Equation two-locus simulations 5 is compared to the in Figure 3. As the population size grows, the simulations and the equation come into close agreement. The reason that they differ for smaller population sizes is that Equation 5 assumes an infinite population size. Once the population size is large enough, the agreement between the simulations and theory is very good. At the largest population sizes, the two curves begin to diverge. The reason for this appears to be that the assumption that substitutions occur instantaneously breaks down. For example, when v = 5 × 10−7 and N = 10,000, the fixation time of a selected allele is 438 generations and the time between substitutions is ~1265 generations. Thus, the fixations are reasonably spaced. However, at N = 20,000, the fixation time is ~504 generations and the time between fixations is ~719 generations. In this case, there is considerable overlap between the substitutions, which violates the time-scale assumption and leads to a higher than expected homozygosity. Similarly, we saw in Figure 2 that ssh is too low when the population size is very large.

A proper limit could be obtained from the two-locus model by allowing N → ∞ as v → 0 in such a way that ρ remains constant. Unfortunately, we do not have an explicit formula for the dependency of ρ on N, so we cannot state the conditions required for convergence as N → ∞. However, were we willing to accept the usual approximation, ρ2Nvσ, then v=ρ2Nσ should provide the proper scaling. By holding v fixed with increasing population size in Figure 5, we necessarily depart from the pseudohitchhiking model as N → ∞.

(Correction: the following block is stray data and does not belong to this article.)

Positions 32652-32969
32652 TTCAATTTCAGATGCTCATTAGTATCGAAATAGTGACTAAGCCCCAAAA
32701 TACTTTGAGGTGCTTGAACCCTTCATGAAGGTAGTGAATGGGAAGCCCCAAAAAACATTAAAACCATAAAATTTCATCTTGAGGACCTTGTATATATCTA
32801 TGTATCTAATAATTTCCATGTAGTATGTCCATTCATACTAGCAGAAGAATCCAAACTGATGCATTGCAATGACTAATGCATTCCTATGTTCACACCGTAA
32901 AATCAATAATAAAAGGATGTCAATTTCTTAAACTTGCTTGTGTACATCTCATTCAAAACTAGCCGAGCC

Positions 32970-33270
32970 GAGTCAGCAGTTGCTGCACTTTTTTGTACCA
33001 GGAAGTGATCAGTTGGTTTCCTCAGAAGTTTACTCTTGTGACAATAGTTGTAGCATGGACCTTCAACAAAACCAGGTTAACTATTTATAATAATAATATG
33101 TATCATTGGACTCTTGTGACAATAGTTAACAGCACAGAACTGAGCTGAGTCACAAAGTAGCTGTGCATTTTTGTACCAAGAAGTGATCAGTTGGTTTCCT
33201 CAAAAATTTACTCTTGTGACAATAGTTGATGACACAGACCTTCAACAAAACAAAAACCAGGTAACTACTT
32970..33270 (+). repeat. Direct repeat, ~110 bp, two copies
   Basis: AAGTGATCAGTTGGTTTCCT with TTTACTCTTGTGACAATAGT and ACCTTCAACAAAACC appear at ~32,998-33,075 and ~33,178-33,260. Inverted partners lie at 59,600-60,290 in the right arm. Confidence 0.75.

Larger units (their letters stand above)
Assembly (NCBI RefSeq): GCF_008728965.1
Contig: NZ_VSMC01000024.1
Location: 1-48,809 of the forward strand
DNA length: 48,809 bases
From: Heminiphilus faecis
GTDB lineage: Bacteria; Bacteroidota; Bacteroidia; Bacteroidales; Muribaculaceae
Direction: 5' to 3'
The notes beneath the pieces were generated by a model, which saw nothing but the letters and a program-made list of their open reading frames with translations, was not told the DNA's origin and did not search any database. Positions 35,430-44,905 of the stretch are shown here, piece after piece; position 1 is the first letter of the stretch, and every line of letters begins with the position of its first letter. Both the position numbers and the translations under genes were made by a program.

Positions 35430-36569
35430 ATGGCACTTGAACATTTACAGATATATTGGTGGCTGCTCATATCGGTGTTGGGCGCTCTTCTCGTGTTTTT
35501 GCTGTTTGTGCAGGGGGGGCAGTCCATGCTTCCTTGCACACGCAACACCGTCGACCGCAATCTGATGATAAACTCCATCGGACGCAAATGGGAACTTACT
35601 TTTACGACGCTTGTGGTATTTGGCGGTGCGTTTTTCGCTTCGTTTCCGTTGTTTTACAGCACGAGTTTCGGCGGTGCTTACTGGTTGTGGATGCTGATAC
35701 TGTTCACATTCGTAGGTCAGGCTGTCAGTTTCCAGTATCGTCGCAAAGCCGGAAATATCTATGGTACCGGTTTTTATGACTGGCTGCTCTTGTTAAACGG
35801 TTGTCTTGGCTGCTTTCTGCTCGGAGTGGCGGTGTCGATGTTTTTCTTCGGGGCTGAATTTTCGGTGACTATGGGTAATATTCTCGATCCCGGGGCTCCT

Another problem that is easily handled concerns the fixation process for the neutral locus. Recall that the origination process is made up of the times of appearance of mutations that ultimately fix in the population and the fixation process is the times that they ultimately fix (Gillespie 1993). The origination process for the neutral model is a Poisson process with rate u, this being so even if there is linked selection. Watterson (1982, 1984) gave some partial results for the neutral fixation process, which is considerably more complicated than the origination process as multiple sites may fix in the same generation. In particular, he was able to show that the number of sites that fix in a particular generation, given that at least one site fixed, is geometrically distributed. He was not able to find the distribution of the times between these fixation episodes.

In an infinite population, the time between fixation events may be written as the sum of two random times. The first of these, Y, is the time until the first appearance of a mutation that will ultimately fix. As the origination process is Poisson, this time is exponentially distributed with rate u. The second, Z, is the time until the next hitchhiking event (which must of necessity fix the mutation). By assumption, Z is exponentially distributed with rate ρ. Thus, the times of the fixation episodes form a renewal process with the time between events, usually called the failure time, being T = Y + Z. The moments of T are E{T}=u+ρuρ (6) Var{T}=u2+ρ2u2ρ2. (7)

Figure 4.

The number of sites fixed per fixation episode for the neutral locus linked to the selected locus illustrated in Figure 1. The ph curve comes from Equation 8.